Abraham Lilienfeld, MD, MPH
Abraham Lilienfeld's work was so extensive that he is known as the "father of contemporary chronic disease epidemiology." The knowledge he contributed to areas of cancer, cerebrovascular disease, digestive diseases and birth defects could be the summation of many lifetimes of work. He also was a major contributor to the surgeon general's report that established tobacco smoking as a serious threat to health.
The inscription from one of Dr. Lilienfeld's most prestigious prizes captures the magnitude of one man's quest to improve the health of the public: "Abraham M. Lilienfeld has dedicated his career to the transformation of epidemiology from a discipline limited to infectious diseases to one concerned with all diseases that afflict mankind. He has been at the forefront of the movement which established chronic disease epidemiology as an important branch of medicine and public health…The chronic diseases are our most important health problems. Dr. Lilienfeld stands in the front rank of those dedicated to their conquest." (The Bronfman Prize for Public Health Achievement November 14, 1968.)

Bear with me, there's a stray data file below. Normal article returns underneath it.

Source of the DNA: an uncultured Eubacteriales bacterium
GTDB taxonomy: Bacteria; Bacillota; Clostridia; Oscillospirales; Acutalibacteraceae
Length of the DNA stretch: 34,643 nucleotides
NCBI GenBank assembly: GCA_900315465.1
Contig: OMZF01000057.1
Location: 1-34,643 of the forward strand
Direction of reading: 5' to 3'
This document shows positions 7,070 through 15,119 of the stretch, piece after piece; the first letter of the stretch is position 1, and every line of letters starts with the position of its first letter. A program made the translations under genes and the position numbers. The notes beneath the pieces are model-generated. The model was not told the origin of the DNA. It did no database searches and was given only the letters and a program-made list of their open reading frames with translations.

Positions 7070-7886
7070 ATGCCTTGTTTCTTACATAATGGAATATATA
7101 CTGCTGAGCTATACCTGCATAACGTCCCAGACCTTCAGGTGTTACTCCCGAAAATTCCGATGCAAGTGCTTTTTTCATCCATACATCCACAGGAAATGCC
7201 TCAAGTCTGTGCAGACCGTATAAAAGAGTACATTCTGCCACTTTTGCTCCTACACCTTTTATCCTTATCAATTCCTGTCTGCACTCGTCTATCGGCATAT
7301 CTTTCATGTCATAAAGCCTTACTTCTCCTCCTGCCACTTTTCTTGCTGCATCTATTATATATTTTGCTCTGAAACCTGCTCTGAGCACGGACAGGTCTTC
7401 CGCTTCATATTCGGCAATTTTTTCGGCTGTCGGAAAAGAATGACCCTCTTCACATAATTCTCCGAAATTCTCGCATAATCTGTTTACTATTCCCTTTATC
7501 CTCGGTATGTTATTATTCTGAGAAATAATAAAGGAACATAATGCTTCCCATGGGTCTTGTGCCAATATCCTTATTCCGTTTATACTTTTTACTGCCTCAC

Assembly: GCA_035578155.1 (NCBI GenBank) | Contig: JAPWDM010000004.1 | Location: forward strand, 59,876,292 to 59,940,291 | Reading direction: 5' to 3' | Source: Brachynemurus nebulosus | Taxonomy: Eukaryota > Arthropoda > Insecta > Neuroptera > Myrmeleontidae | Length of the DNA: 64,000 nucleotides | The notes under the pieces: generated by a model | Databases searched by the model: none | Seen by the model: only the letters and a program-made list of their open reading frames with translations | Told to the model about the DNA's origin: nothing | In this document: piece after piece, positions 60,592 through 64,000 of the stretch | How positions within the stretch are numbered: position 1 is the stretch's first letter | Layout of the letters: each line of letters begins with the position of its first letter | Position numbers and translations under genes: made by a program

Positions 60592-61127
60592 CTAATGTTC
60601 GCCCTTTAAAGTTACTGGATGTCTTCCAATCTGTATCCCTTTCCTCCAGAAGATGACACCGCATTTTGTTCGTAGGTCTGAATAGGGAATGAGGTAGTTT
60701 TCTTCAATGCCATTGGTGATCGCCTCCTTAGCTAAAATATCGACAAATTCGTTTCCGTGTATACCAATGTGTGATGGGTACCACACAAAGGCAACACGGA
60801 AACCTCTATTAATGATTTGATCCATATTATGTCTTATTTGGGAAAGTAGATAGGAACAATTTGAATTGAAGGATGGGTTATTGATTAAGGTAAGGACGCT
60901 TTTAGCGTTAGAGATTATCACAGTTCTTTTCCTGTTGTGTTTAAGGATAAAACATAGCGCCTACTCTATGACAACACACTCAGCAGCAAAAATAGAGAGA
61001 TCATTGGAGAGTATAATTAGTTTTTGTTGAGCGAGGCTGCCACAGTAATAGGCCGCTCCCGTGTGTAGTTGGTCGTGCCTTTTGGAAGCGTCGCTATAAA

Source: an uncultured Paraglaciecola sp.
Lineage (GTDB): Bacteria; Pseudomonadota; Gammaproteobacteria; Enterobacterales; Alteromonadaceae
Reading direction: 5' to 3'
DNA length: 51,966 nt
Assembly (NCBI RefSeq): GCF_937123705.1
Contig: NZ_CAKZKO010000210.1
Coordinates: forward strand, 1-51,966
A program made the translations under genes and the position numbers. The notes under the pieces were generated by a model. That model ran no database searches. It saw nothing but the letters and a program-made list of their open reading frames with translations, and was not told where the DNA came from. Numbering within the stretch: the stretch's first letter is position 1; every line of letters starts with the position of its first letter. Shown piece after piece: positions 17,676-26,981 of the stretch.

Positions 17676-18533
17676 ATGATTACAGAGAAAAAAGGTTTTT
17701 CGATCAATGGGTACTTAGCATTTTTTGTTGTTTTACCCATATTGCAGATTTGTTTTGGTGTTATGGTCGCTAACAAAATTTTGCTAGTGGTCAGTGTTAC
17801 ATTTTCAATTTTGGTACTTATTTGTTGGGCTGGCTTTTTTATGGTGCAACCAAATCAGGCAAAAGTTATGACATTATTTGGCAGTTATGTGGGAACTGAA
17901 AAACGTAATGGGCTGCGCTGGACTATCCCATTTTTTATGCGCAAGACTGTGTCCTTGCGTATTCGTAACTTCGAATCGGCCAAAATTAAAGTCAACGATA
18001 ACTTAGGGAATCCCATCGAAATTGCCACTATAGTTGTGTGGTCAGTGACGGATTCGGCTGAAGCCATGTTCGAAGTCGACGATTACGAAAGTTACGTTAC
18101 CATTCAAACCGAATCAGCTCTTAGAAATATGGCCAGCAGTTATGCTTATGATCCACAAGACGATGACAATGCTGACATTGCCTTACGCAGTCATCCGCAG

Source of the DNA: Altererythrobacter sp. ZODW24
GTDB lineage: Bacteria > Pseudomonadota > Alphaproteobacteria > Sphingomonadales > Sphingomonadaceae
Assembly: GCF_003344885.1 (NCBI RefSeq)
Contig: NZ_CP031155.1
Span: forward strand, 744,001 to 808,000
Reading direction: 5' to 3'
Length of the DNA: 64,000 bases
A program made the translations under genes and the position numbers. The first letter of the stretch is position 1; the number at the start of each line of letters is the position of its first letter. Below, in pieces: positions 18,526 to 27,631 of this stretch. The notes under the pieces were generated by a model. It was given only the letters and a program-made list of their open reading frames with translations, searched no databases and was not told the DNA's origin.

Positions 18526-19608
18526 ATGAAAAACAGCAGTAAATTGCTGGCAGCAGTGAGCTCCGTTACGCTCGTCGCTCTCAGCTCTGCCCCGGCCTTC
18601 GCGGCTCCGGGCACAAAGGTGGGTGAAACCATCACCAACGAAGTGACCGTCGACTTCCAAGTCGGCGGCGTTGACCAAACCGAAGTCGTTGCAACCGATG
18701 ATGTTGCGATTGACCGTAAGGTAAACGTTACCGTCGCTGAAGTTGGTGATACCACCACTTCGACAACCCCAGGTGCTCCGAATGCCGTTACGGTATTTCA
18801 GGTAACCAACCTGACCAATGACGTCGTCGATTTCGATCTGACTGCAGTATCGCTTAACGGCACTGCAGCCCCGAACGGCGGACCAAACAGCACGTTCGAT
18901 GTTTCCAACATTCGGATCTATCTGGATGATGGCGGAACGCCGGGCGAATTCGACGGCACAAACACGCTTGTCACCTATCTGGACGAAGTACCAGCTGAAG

Remembered for his vibrant, lucid teaching style, Dr. Lilienfeld's students and colleagues recall his "singular lack of self-interest, great willingness to help others, and tireless devotion to the advancement of public health science.